On the Stage, On the Screen: Austin's Theatres Embrace a Virtual Future
Ahead of Austin Playfest and the All Together Now! Revue, directors and producers discuss the challenges and potential they've found online
The rumors of the death of virtual theatre have been greatly exaggerated.
For thousands of years, audiences have craved the immediacy, the intimacy, the very there-ness of the stage. It's survived the advent of radio, television, cinema, those technological interlocutors on performance. It's even survived the pandemic, as the limelight is rekindled in the gloom of stages that have remained shuttered and shadowed for the last year and a half. In that time, many Austin theatre companies, and troupes globally, have moved their work online, with the simplistic expectation that this was just another brief blip before the return to packed houses and oration from the boards.
But this week the Austin virtual theatre experience will be streaming in your homes with not one but two special events. Firstly, starting Nov. 11, the locally developed Austin Playfest brings together a dozen stalwart institutions of the stage for a continuation and celebration of the possibilities of the online theatrical experience. For a second act, running Nov. 12-15 is the hybrid in-person/online Austin version of All Together Now!, a global fundraiser revue organized by Music Theatre International, in which 2,500 companies in 40 countries, including all 50 states, will perform a selection of Broadway favorites.
Somehow, Austin Playhouse Co-Producing Artistic Director Lara Toner Haddock has managed to get herself and her company involved in both, "because I'm a glutton for punishment," she said. She and her company have been the main drivers behind Playfest, which she described as vital "in this time period where people are connected to the online world, but not maybe quite fully out of their house."
Shut Down, Boot Up
Experimental theatre has not been shy about being an adopter of technology to enhance the audience experience. Yet in the wake of the pandemic and even as most Austin companies are returning to the stage with live audiences, Toner Haddock said, "I'm firmly of the belief that all theatre companies are now multimedia companies. We need to accept that that's where the industry is moving, but for me that doesn't mean at all that we are getting away from the immediacy, and connection, and that being-in-the-room-together power that theatre has."
When the pandemic reached Austin in March 2020, all plans were off. Austin Playhouse was a week into rehearsals for their production of Paula Vogel's Indecent, and the cancellation left the theatre dark and directionless. The idea of virtual theatre was alien to Toner Haddock, who admitted she grew up thinking that theatre was theatre, and that it couldn't exist on the screen. "Then I watched the National Theatre's production of Jane Eyre [and] it was one of the most moving theatrical experiences I've ever had."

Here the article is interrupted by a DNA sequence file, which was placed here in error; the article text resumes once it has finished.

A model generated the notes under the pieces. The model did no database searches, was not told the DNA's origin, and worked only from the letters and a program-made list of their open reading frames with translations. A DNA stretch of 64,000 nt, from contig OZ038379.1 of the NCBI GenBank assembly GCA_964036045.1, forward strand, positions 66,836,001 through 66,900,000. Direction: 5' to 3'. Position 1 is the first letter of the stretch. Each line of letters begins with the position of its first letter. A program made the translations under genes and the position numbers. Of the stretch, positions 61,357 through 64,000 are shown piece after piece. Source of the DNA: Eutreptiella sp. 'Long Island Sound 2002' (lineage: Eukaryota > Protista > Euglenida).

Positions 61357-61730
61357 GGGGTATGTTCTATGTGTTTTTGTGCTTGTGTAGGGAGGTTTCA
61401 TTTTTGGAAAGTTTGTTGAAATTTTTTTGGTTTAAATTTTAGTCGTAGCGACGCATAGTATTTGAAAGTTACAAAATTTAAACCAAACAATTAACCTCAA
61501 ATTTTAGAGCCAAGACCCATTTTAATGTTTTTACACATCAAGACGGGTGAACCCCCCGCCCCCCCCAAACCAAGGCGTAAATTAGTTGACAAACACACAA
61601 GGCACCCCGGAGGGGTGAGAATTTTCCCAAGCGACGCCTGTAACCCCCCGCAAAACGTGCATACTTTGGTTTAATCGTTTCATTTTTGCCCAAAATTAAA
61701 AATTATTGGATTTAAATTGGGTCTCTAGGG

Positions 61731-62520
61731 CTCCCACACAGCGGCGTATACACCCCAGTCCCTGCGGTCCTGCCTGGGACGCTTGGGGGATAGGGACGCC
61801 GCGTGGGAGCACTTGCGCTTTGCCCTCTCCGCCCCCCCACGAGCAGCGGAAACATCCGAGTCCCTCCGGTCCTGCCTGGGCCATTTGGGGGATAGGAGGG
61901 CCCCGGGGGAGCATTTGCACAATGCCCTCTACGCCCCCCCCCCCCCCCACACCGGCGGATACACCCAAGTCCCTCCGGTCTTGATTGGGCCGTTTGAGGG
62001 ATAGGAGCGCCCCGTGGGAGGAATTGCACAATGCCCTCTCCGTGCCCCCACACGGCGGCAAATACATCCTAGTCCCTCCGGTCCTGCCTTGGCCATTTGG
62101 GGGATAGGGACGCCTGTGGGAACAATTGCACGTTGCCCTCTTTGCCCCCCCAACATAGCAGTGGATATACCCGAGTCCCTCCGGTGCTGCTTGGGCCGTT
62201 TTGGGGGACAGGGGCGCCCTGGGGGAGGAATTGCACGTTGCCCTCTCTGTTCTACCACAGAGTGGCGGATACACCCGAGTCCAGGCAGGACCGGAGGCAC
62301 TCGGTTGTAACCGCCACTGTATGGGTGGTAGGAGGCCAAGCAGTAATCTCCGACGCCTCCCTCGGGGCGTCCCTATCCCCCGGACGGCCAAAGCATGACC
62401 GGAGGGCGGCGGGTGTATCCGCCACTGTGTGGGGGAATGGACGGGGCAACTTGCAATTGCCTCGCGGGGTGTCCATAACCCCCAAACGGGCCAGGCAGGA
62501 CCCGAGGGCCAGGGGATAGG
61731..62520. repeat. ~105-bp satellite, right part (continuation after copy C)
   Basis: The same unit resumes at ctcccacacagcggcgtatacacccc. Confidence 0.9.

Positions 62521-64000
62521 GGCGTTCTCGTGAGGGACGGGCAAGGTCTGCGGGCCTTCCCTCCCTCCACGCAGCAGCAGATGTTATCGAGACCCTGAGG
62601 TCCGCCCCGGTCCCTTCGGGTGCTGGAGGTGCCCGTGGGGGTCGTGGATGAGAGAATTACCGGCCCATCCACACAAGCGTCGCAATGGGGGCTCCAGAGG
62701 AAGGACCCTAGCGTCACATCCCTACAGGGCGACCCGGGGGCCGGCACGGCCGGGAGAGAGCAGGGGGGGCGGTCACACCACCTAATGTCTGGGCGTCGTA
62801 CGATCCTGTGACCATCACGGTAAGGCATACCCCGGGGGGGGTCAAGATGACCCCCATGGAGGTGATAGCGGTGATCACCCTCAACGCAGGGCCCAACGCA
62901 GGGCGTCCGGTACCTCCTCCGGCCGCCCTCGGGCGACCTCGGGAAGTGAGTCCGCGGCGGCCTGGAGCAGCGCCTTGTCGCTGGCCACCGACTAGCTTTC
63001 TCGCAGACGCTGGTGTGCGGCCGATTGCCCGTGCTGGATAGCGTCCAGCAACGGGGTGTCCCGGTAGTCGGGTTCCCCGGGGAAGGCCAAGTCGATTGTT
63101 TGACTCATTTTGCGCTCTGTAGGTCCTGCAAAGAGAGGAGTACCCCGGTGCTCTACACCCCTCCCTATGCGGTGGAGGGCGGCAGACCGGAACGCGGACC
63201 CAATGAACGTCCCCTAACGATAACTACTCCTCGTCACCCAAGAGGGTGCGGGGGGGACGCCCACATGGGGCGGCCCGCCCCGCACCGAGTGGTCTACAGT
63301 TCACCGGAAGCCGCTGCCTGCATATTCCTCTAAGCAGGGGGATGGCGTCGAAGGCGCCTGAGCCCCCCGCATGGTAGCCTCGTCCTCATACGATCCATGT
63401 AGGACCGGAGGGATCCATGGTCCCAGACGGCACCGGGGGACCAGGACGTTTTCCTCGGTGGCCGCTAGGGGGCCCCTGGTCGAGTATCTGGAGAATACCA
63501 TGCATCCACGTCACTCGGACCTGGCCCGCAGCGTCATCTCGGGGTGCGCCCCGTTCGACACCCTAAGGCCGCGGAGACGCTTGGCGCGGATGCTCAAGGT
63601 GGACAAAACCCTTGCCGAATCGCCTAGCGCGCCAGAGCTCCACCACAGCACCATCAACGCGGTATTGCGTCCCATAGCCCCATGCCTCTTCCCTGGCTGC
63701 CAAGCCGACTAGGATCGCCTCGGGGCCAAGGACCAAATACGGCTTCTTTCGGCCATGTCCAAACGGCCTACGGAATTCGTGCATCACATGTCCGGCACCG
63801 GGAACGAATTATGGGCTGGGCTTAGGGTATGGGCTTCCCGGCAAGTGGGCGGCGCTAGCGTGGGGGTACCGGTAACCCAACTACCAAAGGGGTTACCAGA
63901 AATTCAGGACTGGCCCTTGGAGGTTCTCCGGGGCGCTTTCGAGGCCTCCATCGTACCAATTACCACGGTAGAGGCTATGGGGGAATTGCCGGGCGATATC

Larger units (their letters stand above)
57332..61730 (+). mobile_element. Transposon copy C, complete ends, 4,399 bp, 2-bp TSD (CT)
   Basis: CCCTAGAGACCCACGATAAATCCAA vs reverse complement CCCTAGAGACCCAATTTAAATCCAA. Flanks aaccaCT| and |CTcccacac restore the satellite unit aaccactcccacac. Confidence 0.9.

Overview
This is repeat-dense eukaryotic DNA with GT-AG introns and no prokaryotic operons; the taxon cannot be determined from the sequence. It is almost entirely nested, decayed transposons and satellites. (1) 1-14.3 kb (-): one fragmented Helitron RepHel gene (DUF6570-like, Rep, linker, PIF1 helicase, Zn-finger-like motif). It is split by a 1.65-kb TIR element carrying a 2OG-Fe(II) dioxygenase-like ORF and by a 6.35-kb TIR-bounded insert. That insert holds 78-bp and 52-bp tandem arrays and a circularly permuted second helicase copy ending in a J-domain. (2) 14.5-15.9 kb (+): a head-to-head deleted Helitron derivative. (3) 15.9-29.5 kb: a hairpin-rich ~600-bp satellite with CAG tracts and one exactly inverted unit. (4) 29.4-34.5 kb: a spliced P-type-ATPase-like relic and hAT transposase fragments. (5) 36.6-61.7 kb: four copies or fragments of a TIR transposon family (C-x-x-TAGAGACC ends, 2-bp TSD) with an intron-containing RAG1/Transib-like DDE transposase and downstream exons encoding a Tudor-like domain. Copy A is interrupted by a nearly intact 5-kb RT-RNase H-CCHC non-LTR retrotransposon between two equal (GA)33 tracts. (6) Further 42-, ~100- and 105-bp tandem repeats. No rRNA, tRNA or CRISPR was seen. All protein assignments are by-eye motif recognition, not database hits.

In contrast, the Vortex Managing Director Melissa Vogt had been experimenting with streaming productions since 2015, "so I had a baseline for dealing with virtual interface and theatre." Having recorded all those shows also meant they had a "deep vault" of original shows ready to stream during lockdown. Vogt said, "I went, 'You know, even if it's not of the best quality, people will still enjoy digging deep into our history." However, archive trawling don't pay the bills, nor did it placate the urge to create, so she quickly pivoted to providing new content, "doing live performance on Zoom, streaming it out to multiple platforms, doing readings, and improv, and talk-show-type stuff." This meant rapidly coming up to speed on the tech. "I wasn't a Zoom user when I started this thing, so Zoom theatre was its own learning curve. Using a streaming service where I could stream to multiple platforms at the same time, all of this was steps of discovery of finding problems and going, 'How do I fix this?'"
Ghost in the Machine
But there's an underlying question: What even is virtual theatre? Right now, no one really quite knows. Vogt described it as "ephemeral. It's not like a film. It might be happening live and in the moment. It's there and it's gone, and it's not something you can go back to – although maybe you did record it, and people can access it video-on-demand style. But there's some kind of impermanence to it." She laughed knowingly at the suggestion that there may only be clear lines drawn when there are grants on the line but, she added, "For the purposes of the pandemic, it doesn't matter. Artists gotta art."